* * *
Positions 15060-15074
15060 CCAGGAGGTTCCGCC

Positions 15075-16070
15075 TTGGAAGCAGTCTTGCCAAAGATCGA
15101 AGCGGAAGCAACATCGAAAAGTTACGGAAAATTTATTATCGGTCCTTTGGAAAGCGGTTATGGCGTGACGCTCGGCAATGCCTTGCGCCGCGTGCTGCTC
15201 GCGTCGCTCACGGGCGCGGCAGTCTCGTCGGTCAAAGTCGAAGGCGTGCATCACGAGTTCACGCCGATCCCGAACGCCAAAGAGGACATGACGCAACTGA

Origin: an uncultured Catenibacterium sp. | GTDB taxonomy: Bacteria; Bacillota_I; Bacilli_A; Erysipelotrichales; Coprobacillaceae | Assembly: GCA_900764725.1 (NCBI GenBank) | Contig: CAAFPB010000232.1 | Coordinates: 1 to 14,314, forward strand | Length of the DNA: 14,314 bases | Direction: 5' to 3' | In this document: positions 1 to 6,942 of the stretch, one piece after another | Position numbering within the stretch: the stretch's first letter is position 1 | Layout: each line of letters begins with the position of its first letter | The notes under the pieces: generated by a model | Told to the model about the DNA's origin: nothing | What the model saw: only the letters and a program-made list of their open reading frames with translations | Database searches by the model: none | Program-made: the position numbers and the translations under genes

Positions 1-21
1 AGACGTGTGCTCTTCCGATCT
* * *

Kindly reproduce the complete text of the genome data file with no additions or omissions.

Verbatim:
Positions 15060-15074
15060 CCAGGAGGTTCCGCC

Positions 15075-16070
15075 TTGGAAGCAGTCTTGCCAAAGATCGA
15101 AGCGGAAGCAACATCGAAAAGTTACGGAAAATTTATTATCGGTCCTTTGGAAAGCGGTTATGGCGTGACGCTCGGCAATGCCTTGCGCCGCGTGCTGCTC
15201 GCGTCGCTCACGGGCGCGGCAGTCTCGTCGGTCAAAGTCGAAGGCGTGCATCACGAGTTCACGCCGATCCCGAACGCCAAAGAGGACATGACGCAACTGA

Origin: an uncultured Catenibacterium sp. | GTDB taxonomy: Bacteria; Bacillota_I; Bacilli_A; Erysipelotrichales; Coprobacillaceae | Assembly: GCA_900764725.1 (NCBI GenBank) | Contig: CAAFPB010000232.1 | Coordinates: 1 to 14,314, forward strand | Length of the DNA: 14,314 bases | Direction: 5' to 3' | In this document: positions 1 to 6,942 of the stretch, one piece after another | Position numbering within the stretch: the stretch's first letter is position 1 | Layout: each line of letters begins with the position of its first letter | The notes under the pieces: generated by a model | Told to the model about the DNA's origin: nothing | What the model saw: only the letters and a program-made list of their open reading frames with translations | Database searches by the model: none | Program-made: the position numbers and the translations under genes

Positions 1-21
1 AGACGTGTGCTCTTCCGATCT